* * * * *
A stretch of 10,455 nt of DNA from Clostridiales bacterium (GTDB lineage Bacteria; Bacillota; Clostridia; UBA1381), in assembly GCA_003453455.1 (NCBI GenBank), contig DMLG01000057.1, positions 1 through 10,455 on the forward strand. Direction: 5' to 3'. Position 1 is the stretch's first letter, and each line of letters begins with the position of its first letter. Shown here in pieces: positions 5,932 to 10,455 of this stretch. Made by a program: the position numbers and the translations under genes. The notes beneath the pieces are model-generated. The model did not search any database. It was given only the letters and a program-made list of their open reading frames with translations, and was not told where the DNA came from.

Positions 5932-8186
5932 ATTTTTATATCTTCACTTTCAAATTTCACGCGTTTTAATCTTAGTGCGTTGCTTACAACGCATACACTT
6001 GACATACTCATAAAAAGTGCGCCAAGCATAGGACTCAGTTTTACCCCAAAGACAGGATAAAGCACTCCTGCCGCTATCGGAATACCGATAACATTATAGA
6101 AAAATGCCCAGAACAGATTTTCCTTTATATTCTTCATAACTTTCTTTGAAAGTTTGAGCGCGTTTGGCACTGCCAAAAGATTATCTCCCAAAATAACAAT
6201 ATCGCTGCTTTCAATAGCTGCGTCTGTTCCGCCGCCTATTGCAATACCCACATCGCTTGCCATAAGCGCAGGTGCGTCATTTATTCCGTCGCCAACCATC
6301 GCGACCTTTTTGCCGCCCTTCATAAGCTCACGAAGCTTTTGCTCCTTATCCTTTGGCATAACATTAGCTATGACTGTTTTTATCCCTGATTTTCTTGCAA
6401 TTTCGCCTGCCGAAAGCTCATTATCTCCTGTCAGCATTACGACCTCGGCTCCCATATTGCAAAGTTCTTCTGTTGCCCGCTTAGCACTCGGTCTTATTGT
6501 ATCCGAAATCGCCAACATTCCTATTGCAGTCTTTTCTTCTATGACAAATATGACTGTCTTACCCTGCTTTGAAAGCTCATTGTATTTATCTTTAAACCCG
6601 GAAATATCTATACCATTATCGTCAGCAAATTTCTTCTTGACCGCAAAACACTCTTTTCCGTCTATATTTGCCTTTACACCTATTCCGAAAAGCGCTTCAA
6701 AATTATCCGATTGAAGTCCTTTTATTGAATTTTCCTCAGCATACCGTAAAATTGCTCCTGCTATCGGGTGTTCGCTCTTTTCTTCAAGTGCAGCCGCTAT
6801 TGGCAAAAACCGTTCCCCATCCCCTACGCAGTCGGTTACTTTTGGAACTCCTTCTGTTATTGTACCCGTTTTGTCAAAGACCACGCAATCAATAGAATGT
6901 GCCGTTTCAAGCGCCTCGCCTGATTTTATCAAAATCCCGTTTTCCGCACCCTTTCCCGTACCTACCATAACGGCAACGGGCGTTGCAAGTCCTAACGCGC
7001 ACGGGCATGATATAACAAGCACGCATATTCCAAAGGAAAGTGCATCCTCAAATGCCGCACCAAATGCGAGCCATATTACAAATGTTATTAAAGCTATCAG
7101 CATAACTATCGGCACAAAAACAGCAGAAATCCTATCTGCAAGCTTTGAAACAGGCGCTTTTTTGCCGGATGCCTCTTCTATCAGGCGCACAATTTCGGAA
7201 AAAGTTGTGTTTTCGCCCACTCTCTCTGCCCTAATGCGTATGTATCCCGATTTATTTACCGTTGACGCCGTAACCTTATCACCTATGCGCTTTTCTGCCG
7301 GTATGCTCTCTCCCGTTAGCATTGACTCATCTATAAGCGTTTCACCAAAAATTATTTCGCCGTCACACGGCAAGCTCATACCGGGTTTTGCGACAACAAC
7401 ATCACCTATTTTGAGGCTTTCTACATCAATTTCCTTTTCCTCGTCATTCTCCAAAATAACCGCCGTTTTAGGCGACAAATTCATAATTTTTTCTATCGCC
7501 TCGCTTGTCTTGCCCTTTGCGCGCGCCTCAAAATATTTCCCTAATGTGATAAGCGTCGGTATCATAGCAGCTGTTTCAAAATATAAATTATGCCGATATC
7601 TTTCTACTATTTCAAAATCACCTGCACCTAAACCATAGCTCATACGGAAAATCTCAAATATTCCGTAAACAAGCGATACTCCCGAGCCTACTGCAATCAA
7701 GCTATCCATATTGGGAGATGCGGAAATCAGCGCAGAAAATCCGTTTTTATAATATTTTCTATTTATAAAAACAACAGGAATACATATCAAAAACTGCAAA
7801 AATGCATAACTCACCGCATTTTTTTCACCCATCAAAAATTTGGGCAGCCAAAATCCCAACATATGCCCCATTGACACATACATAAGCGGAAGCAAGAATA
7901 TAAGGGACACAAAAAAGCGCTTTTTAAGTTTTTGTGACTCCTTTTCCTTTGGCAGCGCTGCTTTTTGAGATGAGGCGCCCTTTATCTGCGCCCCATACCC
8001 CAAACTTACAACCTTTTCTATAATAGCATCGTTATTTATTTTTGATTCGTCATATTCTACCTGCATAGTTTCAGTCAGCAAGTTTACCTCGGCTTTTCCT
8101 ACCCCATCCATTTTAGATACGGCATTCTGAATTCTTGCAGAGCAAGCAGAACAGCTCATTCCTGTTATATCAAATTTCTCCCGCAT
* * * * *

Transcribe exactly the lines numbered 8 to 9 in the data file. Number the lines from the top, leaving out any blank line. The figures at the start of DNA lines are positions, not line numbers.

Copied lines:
6401 TTTCGCCTGCCGAAAGCTCATTATCTCCTGTCAGCATTACGACCTCGGCTCCCATATTGCAAAGTTCTTCTGTTGCCCGCTTAGCACTCGGTCTTATTGT
6501 ATCCGAAATCGCCAACATTCCTATTGCAGTCTTTTCTTCTATGACAAATATGACTGTCTTACCCTGCTTTGAAAGCTCATTGTATTTATCTTTAAACCCG